Extant are the only blind theatre company in the UK. Over the past few years they have been developing new styles to create access for blind performers and audiences alike. Colin Hambrook takes a look at their remarkable achievement.
Experimental work-in-progress The Next Stage was performed nearly two years ago at Jackson's Lane Theatre in London. Extant took a bold step, exploring two main issues. The first was around stage-craft for blind performers. This looked primarily at developing physical performance styles derived from blind people's natural ways of negotiating the world.
The second main theme explored how audio-description is used in a theatrical context. Audio description is often at the bottom of the list of theatre venues' priorities. With some discernment it can be an exciting way of accessing theatre, but equally it can often be dry and add little comprehension or appreciation of the story. Access to theatre for blind and visually impaired people is under-developed and under-resourced. So this was an exciting venture, allowing Extant to break new ground in attempting to create audio-description within the body of the script. Usually it consists of a live commentary delivered to the audience via head-sets.
And there was light
After developing a script based on the true life experiences of several historical blind figures, writer Maria Oshodi concentrated on the story of the blind French Resistance leader, Jacques Lusseyran. In his autobiography And There Was Light, Jacques tells the tale of how he became a teenage member of the French Resistance. He was subsequently captured by the Nazis, and interrogated and incarcerated in Buchenwald concentration camp. Jacques managed to use his blindness as a foil, exposing the prejudices of the Nazi SS. They couldn't believe a blind man capable.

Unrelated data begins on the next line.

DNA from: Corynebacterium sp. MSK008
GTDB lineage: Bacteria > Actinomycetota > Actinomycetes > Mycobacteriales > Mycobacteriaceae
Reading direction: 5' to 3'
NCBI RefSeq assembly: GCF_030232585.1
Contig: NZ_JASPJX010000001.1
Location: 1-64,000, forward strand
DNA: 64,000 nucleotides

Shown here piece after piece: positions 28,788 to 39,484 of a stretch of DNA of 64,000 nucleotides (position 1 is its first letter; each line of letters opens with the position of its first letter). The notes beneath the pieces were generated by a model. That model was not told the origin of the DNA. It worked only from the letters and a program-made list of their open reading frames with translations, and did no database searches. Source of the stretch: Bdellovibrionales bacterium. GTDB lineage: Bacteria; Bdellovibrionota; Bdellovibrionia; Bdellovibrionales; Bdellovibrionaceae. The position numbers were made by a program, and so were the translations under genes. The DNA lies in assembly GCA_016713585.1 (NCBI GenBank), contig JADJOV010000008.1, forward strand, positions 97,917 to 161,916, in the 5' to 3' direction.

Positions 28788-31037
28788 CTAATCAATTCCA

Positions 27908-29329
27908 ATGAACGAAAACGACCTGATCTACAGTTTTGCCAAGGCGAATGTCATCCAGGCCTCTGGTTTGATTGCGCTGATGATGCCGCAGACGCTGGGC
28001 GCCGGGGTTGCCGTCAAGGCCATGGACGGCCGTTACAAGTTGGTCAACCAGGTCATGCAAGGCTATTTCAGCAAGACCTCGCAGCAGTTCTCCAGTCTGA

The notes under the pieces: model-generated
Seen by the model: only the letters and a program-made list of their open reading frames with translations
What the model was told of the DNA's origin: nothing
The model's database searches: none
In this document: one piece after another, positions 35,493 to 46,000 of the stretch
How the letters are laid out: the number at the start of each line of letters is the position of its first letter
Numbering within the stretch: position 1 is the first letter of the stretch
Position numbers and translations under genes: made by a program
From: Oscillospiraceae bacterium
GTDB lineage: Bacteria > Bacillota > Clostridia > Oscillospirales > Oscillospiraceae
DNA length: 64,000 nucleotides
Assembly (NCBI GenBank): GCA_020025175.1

Adapted for the stage, Resistance uses physical theatre, experimental dance and live audio description. Performed by six professional blind and visually impaired actors, Resistance unfolds with a tense, exciting narrative. The action flicks between time, perceptions and perspectives to uncover the deep mystery at its heart. Through his blindness, Jacques becomes aware of a deeper perceptual awareness of the world.
Resistance toured nationally until October 2005, visiting more than 20 venues.
Find out more on the Extant website